In defence of women
WE have just observed the International Women’s Day and expressed our resolve to unburden the women of the centuries’old bondage placed on them.
Women in Pakistan have been denied the enjoyment of a whole range of rights — economic, social, civil and political.
They are denied not only the right to education but also the right to decide matters relating to their marriage and divorce. Those denied these rights are more likely to be deprived of the right to legal redress.
Often abuses are compounded: poor girls and women are trafficked and subjected to forced marriage, forced prostitution or exploitative work situations such as bonded labour. These deprivations are manifestation of discrimination against women, especially in tribal areas.
Gender discrimination and harassment at workplaces is also common. Women have to face a series of physical and verbal abuses every single day on their way to and from their institutions and workplaces. There is a need to restrict inappropriate male behaviour.
Domestic violence, ie rape, acid throwing, burning, and ‘honour’ killings, is widespread. Trafficking of women for domestic labour, forced marriage and prostitution is rampant.
Another menace is the jirga system — the parallel judiciary system — which must go. Though banned by the Sindh High Court in in 2004, it is still a dreaded institution for women.
Those who perpetuate it be barred from holding any public office.
Courts must be enabled to deliver quick and cheap justice. Every second day a daughter/son or a sister/brother or a mother/father falls victim to the whims of the so – called justice dispenser called notables/sardars, including DCOs, DPOs and DIGs who settle disputes among the feuding tribes.
Another way to strengthen women, particularly in the interior, is to arm them with modern education.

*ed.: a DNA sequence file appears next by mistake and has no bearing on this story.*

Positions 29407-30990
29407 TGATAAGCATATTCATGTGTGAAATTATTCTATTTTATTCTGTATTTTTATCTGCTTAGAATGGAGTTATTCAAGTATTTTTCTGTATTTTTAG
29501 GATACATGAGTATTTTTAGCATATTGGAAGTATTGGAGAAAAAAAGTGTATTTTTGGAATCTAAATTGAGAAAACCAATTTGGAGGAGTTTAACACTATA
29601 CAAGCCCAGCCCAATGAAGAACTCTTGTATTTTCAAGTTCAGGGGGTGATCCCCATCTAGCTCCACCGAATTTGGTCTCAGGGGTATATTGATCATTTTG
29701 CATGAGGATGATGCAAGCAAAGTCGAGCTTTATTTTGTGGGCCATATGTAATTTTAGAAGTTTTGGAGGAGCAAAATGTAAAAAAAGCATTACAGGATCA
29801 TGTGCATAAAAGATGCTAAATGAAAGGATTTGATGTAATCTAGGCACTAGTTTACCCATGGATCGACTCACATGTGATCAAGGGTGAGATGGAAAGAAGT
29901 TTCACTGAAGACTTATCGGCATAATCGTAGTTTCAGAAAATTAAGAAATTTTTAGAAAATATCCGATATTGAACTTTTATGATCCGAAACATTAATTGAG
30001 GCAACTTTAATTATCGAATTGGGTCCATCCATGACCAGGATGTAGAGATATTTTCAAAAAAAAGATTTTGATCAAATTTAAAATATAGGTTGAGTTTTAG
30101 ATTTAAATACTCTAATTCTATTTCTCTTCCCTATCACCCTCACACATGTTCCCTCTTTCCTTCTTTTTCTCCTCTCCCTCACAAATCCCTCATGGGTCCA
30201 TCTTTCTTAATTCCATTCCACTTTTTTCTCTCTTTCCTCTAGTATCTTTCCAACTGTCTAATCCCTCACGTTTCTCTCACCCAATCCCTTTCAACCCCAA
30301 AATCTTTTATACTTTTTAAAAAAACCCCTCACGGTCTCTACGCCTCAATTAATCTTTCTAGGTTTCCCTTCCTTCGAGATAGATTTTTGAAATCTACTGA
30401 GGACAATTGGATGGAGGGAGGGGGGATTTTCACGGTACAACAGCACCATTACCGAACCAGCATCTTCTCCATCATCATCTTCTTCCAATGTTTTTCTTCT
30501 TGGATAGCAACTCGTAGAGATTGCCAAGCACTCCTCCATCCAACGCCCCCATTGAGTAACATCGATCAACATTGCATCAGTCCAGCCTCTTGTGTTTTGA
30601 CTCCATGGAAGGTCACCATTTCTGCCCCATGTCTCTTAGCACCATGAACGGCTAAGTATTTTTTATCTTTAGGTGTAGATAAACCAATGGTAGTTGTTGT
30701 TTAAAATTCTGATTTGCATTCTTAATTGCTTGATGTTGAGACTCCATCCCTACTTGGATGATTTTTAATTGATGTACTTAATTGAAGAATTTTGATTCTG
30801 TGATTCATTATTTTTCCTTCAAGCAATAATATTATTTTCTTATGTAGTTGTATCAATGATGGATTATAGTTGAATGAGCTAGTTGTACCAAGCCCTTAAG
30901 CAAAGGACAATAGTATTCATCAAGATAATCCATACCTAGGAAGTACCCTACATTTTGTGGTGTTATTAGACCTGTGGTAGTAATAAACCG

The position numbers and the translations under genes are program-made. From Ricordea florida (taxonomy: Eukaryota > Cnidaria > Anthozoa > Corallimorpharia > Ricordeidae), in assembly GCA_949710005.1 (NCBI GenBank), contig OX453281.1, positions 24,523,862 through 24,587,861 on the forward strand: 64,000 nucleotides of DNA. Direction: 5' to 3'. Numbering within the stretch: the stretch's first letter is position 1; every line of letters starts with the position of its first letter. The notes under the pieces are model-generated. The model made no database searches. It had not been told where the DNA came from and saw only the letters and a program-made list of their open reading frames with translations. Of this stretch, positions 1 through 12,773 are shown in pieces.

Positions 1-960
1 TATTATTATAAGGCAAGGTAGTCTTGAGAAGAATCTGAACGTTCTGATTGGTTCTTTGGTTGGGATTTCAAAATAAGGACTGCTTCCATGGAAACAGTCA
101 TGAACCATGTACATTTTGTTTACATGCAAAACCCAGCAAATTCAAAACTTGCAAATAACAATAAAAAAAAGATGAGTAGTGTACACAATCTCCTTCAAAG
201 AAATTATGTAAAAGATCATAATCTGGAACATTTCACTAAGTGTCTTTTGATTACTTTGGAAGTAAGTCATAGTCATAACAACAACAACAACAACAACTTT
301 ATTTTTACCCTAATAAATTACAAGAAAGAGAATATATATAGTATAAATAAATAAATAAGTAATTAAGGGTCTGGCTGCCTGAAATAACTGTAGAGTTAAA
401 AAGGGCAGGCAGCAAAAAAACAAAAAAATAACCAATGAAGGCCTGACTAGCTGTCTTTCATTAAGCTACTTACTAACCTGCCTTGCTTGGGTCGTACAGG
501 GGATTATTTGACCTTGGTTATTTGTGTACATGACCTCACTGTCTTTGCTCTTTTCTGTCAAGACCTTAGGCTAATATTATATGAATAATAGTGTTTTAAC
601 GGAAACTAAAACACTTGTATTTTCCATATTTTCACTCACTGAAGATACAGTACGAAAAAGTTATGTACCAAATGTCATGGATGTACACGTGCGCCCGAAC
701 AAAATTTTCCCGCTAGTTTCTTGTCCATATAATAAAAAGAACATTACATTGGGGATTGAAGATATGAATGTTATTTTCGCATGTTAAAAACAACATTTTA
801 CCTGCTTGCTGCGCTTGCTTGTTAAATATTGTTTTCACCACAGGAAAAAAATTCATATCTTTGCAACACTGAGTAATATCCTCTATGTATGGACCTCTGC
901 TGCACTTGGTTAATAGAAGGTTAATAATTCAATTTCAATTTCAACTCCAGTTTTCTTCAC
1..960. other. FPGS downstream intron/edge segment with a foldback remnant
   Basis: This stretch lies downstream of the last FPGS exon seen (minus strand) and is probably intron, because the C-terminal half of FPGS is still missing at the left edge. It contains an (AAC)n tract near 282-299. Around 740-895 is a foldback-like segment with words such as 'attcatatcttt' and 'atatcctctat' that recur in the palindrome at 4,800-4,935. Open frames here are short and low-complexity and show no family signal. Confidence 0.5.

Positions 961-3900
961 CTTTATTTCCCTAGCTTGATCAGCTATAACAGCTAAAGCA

We also need high literacy ratio among women because only good mothers are a great source for making a good nation. At the moment female literacy in Pakistan stands at 28 per cent, way below the Third World average of 66 per cent.
Also, the impact of food crisis in Pakistan has been drastic for the poor people, mainly women. Increased workload at home, farm fields, stress and pressure by men to cut back in food consumption by the family have severely affected the health of women and children.
As a result of food shortage and price hike, families are compelled to pull their children out of schools so that they can serve as additional earning hands for the family or share the family’s workload at farm fields etc.
The economic hardship has increased tension within the families leading to quarrel, domestic violence and even suicide or weakening the family system.
In Pakistan, one in 89 women dies of maternal causes. Two – thirds of women still deliver at home.
Balochistan and the coastal belt of Sindh have by far the highest proportion of women dying from complications of pregnancy, childbirth, etc.
To address women’s economical crunch and other problems, the government has the ‘Benazir Income Support Programme.
An amount of Rs34bn would be given to the poorest of the poor under this programme, which will be later raised to Rs50bn. Under the programme a grant of Rs1000 per month will be given to each qualifying household, through banks and post offices.
The government is also distributing agriculture land among poor women peasants/haris. It was decided that deserving poor women would be selected through an open kutchery.
The first phase of land distribution has been launched from Thatta district where at least 25 acres of cultivable land will be given to the families of landless haris, especially the poor and deserving women. It will be ensured that land in other districts is also distributed.
The government is also considering making laws in the various assemblies of the country to protect women and their interests at large.
Being a member of the Sindh Assembly, I have already placed three bills on women’s issues. They are: (1) Sexual Harassment at Workplace, (2) Domestic Violence against Women and Children and (3) Acid Throwing as Heinous Crime. All these are under consideration.
The government is trying to ensure the development of womenfolk in Pakistan on the lines visualised by Benazir Bhutto, a great fighter for the rights of women.
Member, Sindh Assembly Thatta